Above: the different stages of development for Chago's AI portrait. From left to right: reference image (selfie), raw Midjourney output (after several different rounds of machine 'learning'), Liquify (done in Photoshop for a wider overall face), Photoshop Neutral Filters (to adjust proportions for lips, eyes, nose, forehead), final colour grade. Chago went through 34 different rounds of syntax with Midjourney, before landing on this syntax: ::photo realistic::portrait::black man::bald::wearing glasses::beard::in the style of ernie barnes -- iw50.


Making the algorithm work for you


Last week, the Steelworks team was putting together a treatment deck for a possible new project. We had some great ideas to send to the client, but sourcing certain specific references felt like finding a needle in the haystack. If we were looking for a black rose with gold dust powder on the petals, it is hard to find exactly what we want. It’s times like these when a program like Midjourney can boost the creative. By entering similar references into the software and developing a syntax that is as close to what you’re looking for as possible, you are given imagery that provides more relevant references for a treatment deck. For this reason, in the future I see us utilising Midjourney more often for these tasks, as it can facilitate the creative ideation for treatments and briefs for clients. 

In my opinion, we are quite a way away from relying solely on software like Midjourney to complete an entire project. The algorithm isn’t quite that advanced just yet and we can’t get too specific with it. However, in years to come, I would love to see some kind of handshake between Midjourney and CGI software like Maya, so that creatives could transfer what was created in Midjourney into a 3D space. That’s the dream.


Exploring creative capabilities 


I'm optimistic about Midjourney because, as technology evolves, humans in the creative industries continue to find ways to stay relevant. I was working as a retoucher during the time Photoshop first came out with the ‘Healing Brush.’ Prior to that, all retouching was done manually by manipulating and blending pixels. All of a sudden, the introduction of the Healing Brush meant that with one swipe, three hours of work was removed. I remember we were sitting in our post production studio when someone showed it to us and we thought, “Oh my God, we're gonna be out of a job.” Twenty years later, retouching still has relevance, as do the creatives who are valued for their unique skill sets.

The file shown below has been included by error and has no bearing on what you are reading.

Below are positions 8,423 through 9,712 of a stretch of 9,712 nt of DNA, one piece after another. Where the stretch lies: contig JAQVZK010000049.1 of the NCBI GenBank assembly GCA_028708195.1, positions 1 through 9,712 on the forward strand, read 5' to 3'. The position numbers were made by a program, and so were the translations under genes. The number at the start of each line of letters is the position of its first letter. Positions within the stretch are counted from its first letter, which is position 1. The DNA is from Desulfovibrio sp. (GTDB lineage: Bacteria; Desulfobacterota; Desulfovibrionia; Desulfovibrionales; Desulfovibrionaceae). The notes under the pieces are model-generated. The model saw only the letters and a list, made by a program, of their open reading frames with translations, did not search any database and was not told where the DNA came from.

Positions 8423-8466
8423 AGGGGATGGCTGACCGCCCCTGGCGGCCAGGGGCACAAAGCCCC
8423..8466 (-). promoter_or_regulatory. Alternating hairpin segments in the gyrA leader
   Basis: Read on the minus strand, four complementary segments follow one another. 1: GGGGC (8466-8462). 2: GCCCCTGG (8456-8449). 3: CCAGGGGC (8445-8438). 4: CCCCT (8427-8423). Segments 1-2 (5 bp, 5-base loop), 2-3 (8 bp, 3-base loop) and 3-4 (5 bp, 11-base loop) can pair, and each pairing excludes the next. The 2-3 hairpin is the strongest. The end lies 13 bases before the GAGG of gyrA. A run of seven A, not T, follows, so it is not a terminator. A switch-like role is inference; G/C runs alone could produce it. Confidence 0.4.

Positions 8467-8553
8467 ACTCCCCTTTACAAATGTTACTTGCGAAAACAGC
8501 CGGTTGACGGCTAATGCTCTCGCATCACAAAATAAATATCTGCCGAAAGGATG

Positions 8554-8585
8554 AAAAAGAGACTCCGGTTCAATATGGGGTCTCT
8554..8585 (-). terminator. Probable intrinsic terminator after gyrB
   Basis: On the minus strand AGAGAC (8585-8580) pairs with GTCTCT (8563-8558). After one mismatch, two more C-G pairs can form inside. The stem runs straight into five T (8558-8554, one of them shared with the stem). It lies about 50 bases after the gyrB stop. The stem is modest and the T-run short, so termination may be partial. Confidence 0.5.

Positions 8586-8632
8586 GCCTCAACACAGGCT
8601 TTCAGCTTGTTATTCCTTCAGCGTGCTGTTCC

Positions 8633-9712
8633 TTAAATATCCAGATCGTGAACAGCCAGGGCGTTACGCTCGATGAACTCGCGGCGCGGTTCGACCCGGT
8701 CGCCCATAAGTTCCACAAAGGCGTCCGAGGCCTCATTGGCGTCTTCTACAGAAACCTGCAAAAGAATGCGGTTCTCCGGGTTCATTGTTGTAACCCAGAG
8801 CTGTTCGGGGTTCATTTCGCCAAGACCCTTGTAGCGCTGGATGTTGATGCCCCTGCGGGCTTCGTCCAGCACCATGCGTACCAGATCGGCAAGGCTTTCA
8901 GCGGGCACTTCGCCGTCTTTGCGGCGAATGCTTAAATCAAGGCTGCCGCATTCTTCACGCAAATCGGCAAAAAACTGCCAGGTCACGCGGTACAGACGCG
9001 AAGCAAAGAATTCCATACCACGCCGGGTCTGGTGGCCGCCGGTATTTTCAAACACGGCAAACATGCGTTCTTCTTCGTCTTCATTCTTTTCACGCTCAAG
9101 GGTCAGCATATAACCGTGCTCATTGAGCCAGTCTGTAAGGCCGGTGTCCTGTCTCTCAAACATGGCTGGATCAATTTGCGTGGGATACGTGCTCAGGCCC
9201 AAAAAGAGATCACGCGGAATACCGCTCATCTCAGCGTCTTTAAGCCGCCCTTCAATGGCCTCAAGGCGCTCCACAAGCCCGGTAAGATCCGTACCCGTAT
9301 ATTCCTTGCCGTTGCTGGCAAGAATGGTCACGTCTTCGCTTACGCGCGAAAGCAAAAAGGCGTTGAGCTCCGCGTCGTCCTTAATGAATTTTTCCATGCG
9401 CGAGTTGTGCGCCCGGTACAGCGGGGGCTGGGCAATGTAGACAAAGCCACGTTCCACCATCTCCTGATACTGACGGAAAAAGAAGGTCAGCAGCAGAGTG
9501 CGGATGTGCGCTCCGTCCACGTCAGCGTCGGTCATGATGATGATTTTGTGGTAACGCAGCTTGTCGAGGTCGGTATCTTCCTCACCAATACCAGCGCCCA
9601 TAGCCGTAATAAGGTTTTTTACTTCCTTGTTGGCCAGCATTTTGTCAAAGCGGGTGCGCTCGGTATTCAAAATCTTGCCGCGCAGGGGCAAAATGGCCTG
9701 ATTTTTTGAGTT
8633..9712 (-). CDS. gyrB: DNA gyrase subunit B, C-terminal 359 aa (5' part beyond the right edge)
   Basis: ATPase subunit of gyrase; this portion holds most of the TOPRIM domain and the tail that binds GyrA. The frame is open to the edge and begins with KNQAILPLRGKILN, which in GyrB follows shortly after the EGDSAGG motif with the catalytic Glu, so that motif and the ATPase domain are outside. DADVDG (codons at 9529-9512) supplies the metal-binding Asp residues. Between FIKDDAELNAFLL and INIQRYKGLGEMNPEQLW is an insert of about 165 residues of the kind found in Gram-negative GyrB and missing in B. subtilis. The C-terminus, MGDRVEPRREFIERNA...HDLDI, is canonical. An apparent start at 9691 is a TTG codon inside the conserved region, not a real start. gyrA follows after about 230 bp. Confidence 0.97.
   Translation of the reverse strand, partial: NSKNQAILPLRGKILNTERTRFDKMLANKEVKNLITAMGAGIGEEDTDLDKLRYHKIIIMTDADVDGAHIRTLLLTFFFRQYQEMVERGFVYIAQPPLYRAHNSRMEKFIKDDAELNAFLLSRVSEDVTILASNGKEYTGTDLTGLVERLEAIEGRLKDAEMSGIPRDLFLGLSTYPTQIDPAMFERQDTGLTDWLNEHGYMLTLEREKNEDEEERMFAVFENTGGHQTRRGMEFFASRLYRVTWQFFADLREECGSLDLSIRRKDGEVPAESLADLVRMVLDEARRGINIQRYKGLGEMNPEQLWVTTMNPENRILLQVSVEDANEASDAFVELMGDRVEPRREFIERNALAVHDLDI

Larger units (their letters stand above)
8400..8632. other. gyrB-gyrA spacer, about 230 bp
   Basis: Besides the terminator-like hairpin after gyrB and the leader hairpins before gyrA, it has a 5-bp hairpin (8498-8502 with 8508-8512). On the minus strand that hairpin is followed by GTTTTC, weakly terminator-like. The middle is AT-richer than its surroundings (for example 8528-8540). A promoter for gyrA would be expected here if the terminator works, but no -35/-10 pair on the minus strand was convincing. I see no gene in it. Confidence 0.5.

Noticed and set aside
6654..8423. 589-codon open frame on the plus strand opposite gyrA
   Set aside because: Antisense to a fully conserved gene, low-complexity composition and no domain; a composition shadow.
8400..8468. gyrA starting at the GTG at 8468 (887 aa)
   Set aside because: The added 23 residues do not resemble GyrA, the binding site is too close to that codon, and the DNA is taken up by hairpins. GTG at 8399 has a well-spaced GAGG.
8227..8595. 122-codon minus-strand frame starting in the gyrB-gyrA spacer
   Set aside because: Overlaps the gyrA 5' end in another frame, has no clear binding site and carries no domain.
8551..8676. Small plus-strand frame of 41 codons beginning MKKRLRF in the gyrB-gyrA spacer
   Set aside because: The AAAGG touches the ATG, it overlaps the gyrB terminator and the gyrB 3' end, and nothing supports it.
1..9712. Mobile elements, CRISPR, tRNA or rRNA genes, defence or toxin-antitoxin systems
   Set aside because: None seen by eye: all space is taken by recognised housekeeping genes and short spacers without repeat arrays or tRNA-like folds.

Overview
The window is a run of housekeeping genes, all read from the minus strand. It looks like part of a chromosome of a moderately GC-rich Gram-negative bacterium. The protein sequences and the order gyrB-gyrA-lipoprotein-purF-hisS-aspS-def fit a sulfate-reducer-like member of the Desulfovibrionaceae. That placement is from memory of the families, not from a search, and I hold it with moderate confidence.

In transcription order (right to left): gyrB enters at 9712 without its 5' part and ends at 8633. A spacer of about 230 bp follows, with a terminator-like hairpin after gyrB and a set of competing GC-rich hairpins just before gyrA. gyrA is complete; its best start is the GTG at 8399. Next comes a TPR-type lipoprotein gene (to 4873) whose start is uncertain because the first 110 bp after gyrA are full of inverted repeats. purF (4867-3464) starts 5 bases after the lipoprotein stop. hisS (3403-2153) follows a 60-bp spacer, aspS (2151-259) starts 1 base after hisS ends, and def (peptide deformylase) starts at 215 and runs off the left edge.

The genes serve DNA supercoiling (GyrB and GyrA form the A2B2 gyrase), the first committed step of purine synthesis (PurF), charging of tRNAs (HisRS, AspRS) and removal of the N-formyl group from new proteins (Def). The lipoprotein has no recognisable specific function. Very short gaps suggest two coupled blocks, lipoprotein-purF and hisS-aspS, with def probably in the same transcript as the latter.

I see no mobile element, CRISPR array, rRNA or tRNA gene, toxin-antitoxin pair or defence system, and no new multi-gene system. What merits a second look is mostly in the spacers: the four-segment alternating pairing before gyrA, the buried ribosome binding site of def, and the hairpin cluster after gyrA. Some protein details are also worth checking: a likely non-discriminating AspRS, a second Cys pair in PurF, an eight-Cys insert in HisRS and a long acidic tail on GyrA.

I don't do much retouching anymore, but I was on a photo shoot recently and I had to get my hands in the sauce and put comps together for people. There were plenty of new selection tools in Photoshop that have come out in the last three years and I had no idea about most of them. I discovered that using these tools cut out roughly an hour's worth of work, which was great. As a result, it opened up time for me to talk to clients, and be more present at work and home. It's less time in front of the computer at the end of the day. 

While these advancements in technology may seem daunting at first, I try not to think of it as a threat to human creativity, rather a tool which grants us more time to immerse ourselves in the activities that boost our creative thinking. Using AI programs like Midjourney helps to speed up the creative process which, in turn, frees up more time to do things like sit outside and enjoy our lunch in the sun, go to the beach or to the park with your kids – things that feed our frontal cortex and inspire us creatively. It took me a long time to be comfortable with taking my nose off the grindstone and relearn how to be inspired creatively. 

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Steelworks, Fri, 30 Sep 2022 08:32:05 GMT